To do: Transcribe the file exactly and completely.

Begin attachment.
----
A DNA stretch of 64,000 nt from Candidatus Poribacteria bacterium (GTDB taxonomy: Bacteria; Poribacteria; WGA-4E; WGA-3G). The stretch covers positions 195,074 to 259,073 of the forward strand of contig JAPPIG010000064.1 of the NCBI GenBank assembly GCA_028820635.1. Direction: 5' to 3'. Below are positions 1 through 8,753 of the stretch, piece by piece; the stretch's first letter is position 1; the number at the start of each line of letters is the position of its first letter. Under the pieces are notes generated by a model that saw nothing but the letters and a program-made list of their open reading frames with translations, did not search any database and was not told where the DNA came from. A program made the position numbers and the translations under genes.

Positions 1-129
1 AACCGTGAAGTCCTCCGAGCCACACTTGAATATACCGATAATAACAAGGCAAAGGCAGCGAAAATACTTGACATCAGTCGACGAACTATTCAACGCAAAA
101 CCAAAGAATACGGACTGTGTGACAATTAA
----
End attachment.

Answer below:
A DNA stretch of 64,000 nt from Candidatus Poribacteria bacterium (GTDB taxonomy: Bacteria; Poribacteria; WGA-4E; WGA-3G). The stretch covers positions 195,074 to 259,073 of the forward strand of contig JAPPIG010000064.1 of the NCBI GenBank assembly GCA_028820635.1. Direction: 5' to 3'. Below are positions 1 through 8,753 of the stretch, piece by piece; the stretch's first letter is position 1; the number at the start of each line of letters is the position of its first letter. Under the pieces are notes generated by a model that saw nothing but the letters and a program-made list of their open reading frames with translations, did not search any database and was not told where the DNA came from. A program made the position numbers and the translations under genes.

Positions 1-129
1 AACCGTGAAGTCCTCCGAGCCACACTTGAATATACCGATAATAACAAGGCAAAGGCAGCGAAAATACTTGACATCAGTCGACGAACTATTCAACGCAAAA
101 CCAAAGAATACGGACTGTGTGACAATTAA